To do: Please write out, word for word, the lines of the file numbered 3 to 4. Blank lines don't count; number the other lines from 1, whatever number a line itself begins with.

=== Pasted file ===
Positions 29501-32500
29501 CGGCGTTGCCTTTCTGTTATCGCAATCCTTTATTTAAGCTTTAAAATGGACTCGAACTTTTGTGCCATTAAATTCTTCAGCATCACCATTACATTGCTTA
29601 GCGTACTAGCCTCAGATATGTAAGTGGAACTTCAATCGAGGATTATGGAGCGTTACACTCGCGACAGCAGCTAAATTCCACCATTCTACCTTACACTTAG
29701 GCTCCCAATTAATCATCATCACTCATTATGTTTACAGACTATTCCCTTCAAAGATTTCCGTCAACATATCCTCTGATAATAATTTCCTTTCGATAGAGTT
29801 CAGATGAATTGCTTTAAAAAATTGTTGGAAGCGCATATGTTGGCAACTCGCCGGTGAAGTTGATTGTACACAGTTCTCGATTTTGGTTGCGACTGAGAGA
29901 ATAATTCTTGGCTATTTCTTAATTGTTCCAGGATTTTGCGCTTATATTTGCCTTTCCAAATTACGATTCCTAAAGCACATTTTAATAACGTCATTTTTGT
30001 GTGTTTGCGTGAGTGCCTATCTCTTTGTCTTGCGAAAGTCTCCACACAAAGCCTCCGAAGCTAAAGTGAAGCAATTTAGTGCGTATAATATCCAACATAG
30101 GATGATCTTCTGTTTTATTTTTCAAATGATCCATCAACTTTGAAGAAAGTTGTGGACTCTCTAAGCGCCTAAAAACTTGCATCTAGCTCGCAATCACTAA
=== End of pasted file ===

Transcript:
29601 GCGTACTAGCCTCAGATATGTAAGTGGAACTTCAATCGAGGATTATGGAGCGTTACACTCGCGACAGCAGCTAAATTCCACCATTCTACCTTACACTTAG
29701 GCTCCCAATTAATCATCATCACTCATTATGTTTACAGACTATTCCCTTCAAAGATTTCCGTCAACATATCCTCTGATAATAATTTCCTTTCGATAGAGTT